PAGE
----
History of The Curragh
There are stories told that from the very first race that took place on the Curragh around the 1700’s, which was recorded by Cherney’s racing calendar in 1727.
The word “Curragh” means place of the running horse. As early as the third century there was chariot racing on the Curragh. This is well documented. The Irish turf club was founded in the coffee rooms in Kildare and it was soon established as the governing body for horse racing throughout Ireland.
From Celtic Warrior to Celtic Tiger
From Celtic Warrior to Celtic Tiger – a look back at the Curragh over the centuries
In 1865 a commission was set up by the house of parliament to examine the Curragh, and the resultant 1868 Curragh of Kildare act settled the right of common pasture, and preserved the use of the Curragh for the purpose of horse racing and training. The total area of the Curragh was defined as 4870 acres, and the management of the Curragh was vested in the office of a ranger. The 1870 Curragh of Kildare act dealt with grazing rights and specified that only sheep could be grazed on the Curragh.
Following the treaty of 1921 the lands passed from the British crown to the minister for finance, and later to the minister of defence and his department, under the Curragh of Kildare acts, now administers them.
The Curragh of Kildare act of 1961 repealed the 1868 act and parts of the 1870 act, and allowed for the enclosure of parts of the Curragh, and the attendant extinguishment of sheep grazing rights.
In 1964 the minister for Defence introduced a set of bye laws which were statuary instruments providing for further regulation in the use and management of the Curragh. Basically these were a practical list of “do’s and don’ts” relating to the Curragh. The Curragh of Kildare act of 1969 extended the 1961 act and incorporated many of the 1964 byelaws, thereby putting them on the statute book.
The Curragh Plains
The area of the Curragh Plains is recognised as one of the oldest natural grasslands in Europe. It is a recorded monument under the National Monuments Act, being designated a Special Environment.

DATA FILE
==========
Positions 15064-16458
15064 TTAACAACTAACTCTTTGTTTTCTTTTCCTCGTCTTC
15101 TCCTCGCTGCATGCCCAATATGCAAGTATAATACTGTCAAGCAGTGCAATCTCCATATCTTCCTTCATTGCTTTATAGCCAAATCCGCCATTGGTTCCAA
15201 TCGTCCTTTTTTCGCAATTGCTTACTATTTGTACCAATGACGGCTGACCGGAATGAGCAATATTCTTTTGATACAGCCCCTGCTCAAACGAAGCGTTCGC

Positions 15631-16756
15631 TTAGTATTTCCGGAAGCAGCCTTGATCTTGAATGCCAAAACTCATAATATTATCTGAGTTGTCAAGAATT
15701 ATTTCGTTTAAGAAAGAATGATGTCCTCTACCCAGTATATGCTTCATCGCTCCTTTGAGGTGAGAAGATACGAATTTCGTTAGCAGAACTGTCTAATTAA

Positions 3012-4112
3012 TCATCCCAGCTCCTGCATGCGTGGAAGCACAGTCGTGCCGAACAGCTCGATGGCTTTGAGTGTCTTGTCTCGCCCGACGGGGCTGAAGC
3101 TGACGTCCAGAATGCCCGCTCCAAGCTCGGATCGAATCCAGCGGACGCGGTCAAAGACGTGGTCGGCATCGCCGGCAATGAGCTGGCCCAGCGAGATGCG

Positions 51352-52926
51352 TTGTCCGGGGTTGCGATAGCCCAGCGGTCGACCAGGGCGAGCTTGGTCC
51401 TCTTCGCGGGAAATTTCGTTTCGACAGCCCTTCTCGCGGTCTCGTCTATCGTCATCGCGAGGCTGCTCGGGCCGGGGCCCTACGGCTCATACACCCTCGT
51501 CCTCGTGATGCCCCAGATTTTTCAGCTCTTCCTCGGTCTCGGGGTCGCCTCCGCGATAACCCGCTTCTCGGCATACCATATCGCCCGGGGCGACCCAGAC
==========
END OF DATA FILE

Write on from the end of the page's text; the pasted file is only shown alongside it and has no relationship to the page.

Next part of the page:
It now comprises 4,870 acres. It is divided into three areas and identified as follows –
- Brownlands, an area of 771 acres and includes all built up areas and is designated for the exclusive use of the Irish Military.
- Bluelands, an area of 815 acres is allocated as Ranges and Danger Areas.
- Greenlands, the largest area, comprises of 3284 acres, 817 acres of which is controlled by the Turf Club. The Irish Military retain manoeuvring and exercise rights in this area. It is an historical military assembly and training area. Its ancient name of ‘Cuirreach Life’ would suggest that at one time it extended to the banks of the River Liffey. In pre- Christian times it was the site of Aonach Life, a gathering of all the people of the Kingdom of Leinster.
The Danes passed along the plains on more than one occasion, as they raided and plundered the monasteries of Kildare. The Curragh was the place chosen by Richard Talbot, Earl of Tyreconnell to prepare his Army for the cause of James II.
The end of the 18th Century saw the 1798 Rebellion. During this rebellion at the Gibbet Rath, 350 rebels were massacred by the forces of General Duff.
Wellington passed through the Curragh on his way to the peninsular wars. It was the Crimean War (1855-1856) which led to the construction of the first permanent camp at the Curragh while in the early 1900’s the present structure of the camp began to appear. Queen Victoria visited the Curragh in 1861 to visit her son the Prince of Wales (Edward VII), who was serving in the Curragh and to inspect troops.
The Irish Bloodstock Industry
The Curragh is at the heart of the Irish bloodstock industry, and due to an enlightened and supportive approach by the department of defence, the management of the Turf Club , and the expertise of our trainers, the Curragh training grounds have developed into a world-renowned training centre, and a major source of employment, using indigenous skills and talents.
In addition to the training stables mentioned earlier, numerous large stud farms, including the National stud, have developed on the fringes of the Curragh with the consequent spin off effect into the local economy. Approximately 26% of the horses trained in Ireland are trained on the Curragh, and it is not unreasonable to apply the same percentage to employment levels.
Horses trained on the Curragh have won major races world wide in countries as diverse as England, France, Germany, Hong Kong, America, Canada, and Australia with both 1993 Melbourne Cup winner Vintage Crop and Media Puzzle, winner of the same race in 2002, both trained by Dermot Weld on the Curragh. Other recent notable Curragh successes include world champion Sea The Stars, Champion Hurdle winner Hardy Eustace, Epsom Derby winner Sinndar, Alamshar and Grey Swallow, both winners of the Irish Derby, Cheltenham Gold Cup winner Davy Lady together with Breeders Cup winner Ridgewood Pearl
Click here to go to Curragh Training Grounds.